mitkal

See also: misqal, miskal

Also romanized as mitgal and mithkal. From pre-Islamic times to the present, an Arabic unit of mass for gold and precious stones.

1

In Africa, 13th – 20th centuries, the principal unit of mass in the trade in gold dust between West and North Africa, = 1/6th of the North African trade ounce, about 4.5 grams. The trade ounce was descended from the Roman ounce, which had been similarly divided into 6 sextarii.

According to Garrard (1980, page 225), the eastern part of the Akan area, in what is now Ghana, tended to use a weight series based on this mitkal, while to the west, in present-day Ivory Coast, a series based on the trade ounce was more common. He explains the difference by the difference in predominant trade items: Ghana produced more gold dust, while the future Ivoriens traded ivory and other more massive items.

2

In North Africa and the Sahel, for coined gold the mitkal (or dinar) was reckoned at 6 2/3 mitkals to the ounce, so the mitkal was about 4.05 grams.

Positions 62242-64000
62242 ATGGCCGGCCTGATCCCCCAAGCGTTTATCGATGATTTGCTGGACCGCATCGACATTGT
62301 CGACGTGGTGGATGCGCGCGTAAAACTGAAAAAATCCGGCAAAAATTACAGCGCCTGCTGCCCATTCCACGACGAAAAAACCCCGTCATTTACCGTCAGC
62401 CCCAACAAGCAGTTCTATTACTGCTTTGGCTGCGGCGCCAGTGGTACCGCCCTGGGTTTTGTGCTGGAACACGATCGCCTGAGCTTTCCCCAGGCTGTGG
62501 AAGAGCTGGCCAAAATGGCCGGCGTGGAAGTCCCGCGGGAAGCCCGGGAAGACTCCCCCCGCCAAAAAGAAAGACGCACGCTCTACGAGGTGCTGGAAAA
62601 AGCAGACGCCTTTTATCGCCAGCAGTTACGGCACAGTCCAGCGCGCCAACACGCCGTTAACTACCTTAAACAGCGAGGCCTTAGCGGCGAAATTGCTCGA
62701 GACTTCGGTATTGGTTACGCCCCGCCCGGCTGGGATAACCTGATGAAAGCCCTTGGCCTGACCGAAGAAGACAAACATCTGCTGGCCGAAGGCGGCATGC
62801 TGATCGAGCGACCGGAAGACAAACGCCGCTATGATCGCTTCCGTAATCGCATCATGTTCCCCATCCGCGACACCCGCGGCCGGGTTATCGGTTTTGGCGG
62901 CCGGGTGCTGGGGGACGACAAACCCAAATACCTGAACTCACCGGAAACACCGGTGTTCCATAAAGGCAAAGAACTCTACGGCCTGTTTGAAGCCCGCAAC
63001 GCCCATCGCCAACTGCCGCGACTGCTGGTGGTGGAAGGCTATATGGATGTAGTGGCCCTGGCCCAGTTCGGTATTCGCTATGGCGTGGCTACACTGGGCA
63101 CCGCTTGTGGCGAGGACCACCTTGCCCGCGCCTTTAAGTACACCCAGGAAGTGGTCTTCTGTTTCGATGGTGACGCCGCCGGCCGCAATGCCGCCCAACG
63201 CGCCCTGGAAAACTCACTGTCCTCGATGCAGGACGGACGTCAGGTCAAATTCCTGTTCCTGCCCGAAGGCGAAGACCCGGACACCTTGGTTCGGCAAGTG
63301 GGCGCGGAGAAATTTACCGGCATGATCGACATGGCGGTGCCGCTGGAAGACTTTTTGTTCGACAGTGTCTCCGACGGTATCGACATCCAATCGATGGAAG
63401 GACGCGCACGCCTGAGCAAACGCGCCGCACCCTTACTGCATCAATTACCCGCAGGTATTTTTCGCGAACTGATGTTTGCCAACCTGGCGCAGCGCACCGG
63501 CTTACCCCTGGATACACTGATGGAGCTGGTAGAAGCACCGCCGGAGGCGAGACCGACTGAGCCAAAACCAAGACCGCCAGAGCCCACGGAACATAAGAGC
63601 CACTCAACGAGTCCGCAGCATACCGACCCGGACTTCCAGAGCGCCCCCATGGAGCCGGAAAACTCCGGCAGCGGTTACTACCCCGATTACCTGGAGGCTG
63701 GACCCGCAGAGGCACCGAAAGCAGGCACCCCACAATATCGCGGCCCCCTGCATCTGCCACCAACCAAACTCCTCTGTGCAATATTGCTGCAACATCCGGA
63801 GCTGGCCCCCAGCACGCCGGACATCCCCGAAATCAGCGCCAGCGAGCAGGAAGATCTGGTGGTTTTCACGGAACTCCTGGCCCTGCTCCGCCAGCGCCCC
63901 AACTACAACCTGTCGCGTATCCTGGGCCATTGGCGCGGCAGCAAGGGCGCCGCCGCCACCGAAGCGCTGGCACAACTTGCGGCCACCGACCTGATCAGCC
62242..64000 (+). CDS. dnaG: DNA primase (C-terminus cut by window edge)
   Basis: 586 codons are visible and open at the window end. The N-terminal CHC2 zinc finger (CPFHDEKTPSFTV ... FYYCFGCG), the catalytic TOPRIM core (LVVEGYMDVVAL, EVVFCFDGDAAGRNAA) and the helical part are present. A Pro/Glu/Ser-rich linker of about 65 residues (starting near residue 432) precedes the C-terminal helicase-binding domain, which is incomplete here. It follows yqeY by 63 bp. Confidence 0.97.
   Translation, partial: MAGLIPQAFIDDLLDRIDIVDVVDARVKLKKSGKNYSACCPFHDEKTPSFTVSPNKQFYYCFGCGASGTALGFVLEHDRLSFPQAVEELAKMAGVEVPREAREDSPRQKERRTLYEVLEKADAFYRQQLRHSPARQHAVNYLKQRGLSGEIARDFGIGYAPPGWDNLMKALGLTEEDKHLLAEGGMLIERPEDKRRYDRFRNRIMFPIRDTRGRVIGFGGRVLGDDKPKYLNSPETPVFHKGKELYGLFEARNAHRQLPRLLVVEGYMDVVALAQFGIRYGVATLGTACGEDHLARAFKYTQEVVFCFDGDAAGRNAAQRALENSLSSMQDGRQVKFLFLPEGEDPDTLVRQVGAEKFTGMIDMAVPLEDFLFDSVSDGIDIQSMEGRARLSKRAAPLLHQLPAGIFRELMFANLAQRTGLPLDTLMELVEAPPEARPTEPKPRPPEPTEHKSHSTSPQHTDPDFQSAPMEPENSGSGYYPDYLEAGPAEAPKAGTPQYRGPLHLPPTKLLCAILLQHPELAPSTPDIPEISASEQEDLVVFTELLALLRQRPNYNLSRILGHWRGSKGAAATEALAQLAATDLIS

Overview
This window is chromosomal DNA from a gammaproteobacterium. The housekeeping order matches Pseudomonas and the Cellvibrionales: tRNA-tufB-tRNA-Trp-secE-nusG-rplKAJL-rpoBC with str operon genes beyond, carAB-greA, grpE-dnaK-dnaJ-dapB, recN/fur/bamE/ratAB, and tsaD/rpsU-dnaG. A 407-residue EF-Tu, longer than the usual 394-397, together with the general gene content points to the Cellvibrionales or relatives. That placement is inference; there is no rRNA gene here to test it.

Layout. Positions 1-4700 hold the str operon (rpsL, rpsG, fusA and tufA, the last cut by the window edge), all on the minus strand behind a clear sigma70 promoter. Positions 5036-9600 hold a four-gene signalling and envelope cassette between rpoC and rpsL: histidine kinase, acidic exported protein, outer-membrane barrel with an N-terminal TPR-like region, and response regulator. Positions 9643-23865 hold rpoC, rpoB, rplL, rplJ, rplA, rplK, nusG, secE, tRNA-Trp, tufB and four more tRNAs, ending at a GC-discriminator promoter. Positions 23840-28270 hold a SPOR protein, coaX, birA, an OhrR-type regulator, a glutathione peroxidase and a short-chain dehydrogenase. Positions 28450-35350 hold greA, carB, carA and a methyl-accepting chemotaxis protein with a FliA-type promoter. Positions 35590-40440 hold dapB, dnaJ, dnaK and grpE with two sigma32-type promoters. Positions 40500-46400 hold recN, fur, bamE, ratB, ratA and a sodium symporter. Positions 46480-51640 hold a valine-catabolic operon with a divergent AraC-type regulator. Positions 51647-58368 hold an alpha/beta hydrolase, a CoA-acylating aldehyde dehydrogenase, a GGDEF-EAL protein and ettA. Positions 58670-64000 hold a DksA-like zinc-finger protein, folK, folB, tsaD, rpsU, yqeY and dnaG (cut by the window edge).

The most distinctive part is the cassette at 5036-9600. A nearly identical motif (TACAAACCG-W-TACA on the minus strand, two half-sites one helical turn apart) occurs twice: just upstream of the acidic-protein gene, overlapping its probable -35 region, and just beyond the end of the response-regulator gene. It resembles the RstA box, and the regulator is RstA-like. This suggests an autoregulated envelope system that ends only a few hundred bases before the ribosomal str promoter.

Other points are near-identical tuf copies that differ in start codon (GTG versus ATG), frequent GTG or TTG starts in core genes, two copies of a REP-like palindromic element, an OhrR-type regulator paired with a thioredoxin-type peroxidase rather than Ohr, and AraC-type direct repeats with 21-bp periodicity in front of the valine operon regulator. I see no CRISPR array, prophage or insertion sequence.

In Mande, a language often used in trade, the word was metikale.

3

In Sudan A map showing the location of Sudan., a unit of mass = 40 habba. Amery contradicts himself on this subject. On page 427 he states the mitgal equals 40 habba of gold, and the kirat 10 habba (i.e., 1 mitgal = 4 kirats), while on page 430 he says the mitgal equals 24 kirat. One mitgal = 1½ dirhem, about 4.68 grams (72.22 grains).

H[arald] F[rançois] S[aphir] Amery.
English-Arabic Vocabulary for the Use of Officials of the Anglo-Egyptian Sudan, compiled in the Intelligence Department of the Egyptian Army.
Cairo: Al-Mokattam Printing Office, 1905.

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